Goat Cheese Skillet Biscuits with Dill

When I was young, my Christmas or birthday wish lists were all about toys. Holly Hobbie. Connect Four. She-Ra. Strawberry Shortcake. My Little Pony An Easy Bake Oven. The crazy year when I just HAD to have a Cabbage Patch Kid (every kid my age had one of those years!).

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As I grew, my list evolved. I discovered the world of reading and started asking for books. Choose Your Own Adventure. Sweet Valley High. The Chronicles of Narnia. I discovered music; my first cassette tape was Barry Manilow, a gift from my grandpa (“He’s not much to look at, but I guess he sounds good.”). Then it was all about the coolest clothes. Zipper-ankle jeans. Sweatshirt dresses. Way too much turquoise. I don’t remember making lists in college, but probably wished for big bags of money in my stocking to pay rent.

These days, items on my wish list are memory-makers (sleigh ride!) or practical. Yes, I asked for some clothes, but gone are the trendy items: it’s all about active wear in the Patagonia or Athleta catalogs. My inner bookworm requested and received new material, mostly biographies. But I’m intrigued that my continual attempt at domestic goddess-ness trumps everything else at this stage in life; the majority of things I asked for were kitchen-related. A donut baking pan. Cookbooks. Pyrex measuring cups. And various cast iron items.

When John and I first started dating, a friend gave us a small cast iron skillet. We got started right away, frying eggs in it for breakfast sammies or melting cheese over fresh tomato toastettes.

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Over the years, we’ve come to love our little skillet for its even heat, perfect for quesadillas, John’s famous huevos, even a tasty frittata. We want to do more cast iron cooking, but our only pan is a little on the small side. Fuel for my Christmas list.

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Santa delivered, with a huge skillet and a griddle! John used both when he made chicken Philly sammies. I used both skillets to make a tasty potato hash topped with- you guessed it- fried eggs. Cilantro-lime shrimp came together easily in the bigger one. I’m happy that cast iron is making its way into our meals a little more regularly.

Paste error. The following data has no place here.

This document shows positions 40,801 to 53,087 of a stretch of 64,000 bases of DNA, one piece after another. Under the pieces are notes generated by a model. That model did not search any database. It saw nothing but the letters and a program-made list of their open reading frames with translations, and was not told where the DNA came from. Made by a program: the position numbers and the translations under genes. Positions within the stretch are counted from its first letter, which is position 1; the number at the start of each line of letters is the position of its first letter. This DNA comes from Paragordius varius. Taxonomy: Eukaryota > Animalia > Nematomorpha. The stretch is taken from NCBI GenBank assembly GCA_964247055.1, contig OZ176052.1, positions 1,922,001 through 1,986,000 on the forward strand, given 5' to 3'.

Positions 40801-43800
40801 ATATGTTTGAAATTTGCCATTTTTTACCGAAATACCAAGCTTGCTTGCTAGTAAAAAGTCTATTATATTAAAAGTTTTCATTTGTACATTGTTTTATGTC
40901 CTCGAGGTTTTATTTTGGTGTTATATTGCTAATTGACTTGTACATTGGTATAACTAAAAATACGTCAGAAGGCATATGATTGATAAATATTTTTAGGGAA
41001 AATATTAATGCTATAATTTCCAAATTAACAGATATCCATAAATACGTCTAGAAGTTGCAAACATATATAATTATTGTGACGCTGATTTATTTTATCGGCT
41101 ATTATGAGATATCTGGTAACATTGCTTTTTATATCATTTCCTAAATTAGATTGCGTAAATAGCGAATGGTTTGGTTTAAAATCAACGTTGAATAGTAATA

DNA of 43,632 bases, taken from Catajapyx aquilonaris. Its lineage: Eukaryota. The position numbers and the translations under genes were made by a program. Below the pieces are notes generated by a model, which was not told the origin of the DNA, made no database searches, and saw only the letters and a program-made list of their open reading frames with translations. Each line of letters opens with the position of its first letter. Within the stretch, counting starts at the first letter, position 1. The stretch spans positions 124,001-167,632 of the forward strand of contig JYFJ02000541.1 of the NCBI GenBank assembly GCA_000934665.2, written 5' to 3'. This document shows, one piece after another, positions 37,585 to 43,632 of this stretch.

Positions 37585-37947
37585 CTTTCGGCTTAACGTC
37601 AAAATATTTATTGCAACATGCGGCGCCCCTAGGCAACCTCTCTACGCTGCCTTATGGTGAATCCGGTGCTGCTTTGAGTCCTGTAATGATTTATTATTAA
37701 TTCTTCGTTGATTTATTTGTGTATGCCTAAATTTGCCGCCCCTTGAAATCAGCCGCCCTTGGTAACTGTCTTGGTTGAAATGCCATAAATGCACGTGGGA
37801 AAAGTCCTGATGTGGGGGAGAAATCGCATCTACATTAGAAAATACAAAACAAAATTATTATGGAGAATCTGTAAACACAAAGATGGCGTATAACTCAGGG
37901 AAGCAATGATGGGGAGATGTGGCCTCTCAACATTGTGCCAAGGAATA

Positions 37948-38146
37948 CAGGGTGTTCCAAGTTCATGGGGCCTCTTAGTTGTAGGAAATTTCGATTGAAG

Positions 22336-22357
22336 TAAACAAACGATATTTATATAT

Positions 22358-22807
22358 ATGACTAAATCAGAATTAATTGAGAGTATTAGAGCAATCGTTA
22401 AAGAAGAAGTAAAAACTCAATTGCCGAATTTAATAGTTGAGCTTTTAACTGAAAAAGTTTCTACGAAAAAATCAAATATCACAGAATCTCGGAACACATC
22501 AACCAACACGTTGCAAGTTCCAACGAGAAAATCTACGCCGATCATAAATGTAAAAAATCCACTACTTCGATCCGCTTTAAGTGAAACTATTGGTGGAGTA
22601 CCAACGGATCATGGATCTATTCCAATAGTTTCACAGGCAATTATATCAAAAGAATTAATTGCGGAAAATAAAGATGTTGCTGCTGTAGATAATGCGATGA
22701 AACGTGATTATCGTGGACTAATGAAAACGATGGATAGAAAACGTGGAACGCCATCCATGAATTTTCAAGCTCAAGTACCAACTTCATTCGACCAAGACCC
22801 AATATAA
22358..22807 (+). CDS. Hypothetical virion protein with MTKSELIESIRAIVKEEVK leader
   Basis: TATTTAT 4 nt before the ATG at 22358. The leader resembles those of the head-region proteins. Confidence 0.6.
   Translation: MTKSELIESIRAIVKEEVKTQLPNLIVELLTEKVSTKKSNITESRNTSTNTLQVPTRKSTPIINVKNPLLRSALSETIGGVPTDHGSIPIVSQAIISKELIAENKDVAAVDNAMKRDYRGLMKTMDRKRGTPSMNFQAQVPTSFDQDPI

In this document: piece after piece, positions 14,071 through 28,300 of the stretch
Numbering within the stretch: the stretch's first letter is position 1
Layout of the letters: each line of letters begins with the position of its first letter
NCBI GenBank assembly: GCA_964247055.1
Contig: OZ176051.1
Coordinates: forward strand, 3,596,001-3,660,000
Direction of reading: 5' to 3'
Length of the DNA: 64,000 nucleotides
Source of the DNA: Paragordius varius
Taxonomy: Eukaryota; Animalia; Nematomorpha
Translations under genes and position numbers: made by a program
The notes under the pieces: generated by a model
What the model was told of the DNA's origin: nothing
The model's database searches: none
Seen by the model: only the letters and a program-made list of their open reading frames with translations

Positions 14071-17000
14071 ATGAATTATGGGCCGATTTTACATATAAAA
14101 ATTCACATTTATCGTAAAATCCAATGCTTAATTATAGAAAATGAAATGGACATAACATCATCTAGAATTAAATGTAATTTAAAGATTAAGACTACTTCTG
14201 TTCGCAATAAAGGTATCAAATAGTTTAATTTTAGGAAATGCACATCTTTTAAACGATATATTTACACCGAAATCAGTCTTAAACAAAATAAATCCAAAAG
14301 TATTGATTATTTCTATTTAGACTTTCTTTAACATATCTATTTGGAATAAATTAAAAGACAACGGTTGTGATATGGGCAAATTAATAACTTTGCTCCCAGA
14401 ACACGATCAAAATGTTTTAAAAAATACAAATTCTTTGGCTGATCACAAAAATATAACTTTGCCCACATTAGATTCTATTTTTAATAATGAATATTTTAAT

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But these biscuits totally win.

I’ve been trying to cook based on what we have on hand and wasting less food. A log of goat cheese leftover from the holidays got me searching for recipes, and I found this biscuit recipe… using a cast iron skillet! I decided to make them to accompany baked risotto (comfort food, anyone?). I shy away from making breads, so this was a new experience for me. I started by heating up my little skillet in the oven while John supervised.

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Following the recipe pretty exactly, I whisked together flour, baking powder, salt and lots of black pepper. I crumbled a huge chunk of goat cheese into the bowl, and added cut-up cubes of butter. I don’t have a pastry cutter, but I found that a wire whisk allowed me to cut the goat cheese and butter into the dry ingredients pretty well.

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I dug a little well in the middle of the flour mixture and poured the buttermilk into it, then slowly stirred everything together. At the last minute, I decided to add plenty of fresh dill that I had in the fridge. The dough was pretty sticky, and you could see the butter and goat cheese throughout.

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I retrieved my hot skillet and swirled some butter into it. Then I dropped big spoonfuls of dough into the skillet, brushed them with melted butter, crossed my fingers, and popped them in the oven.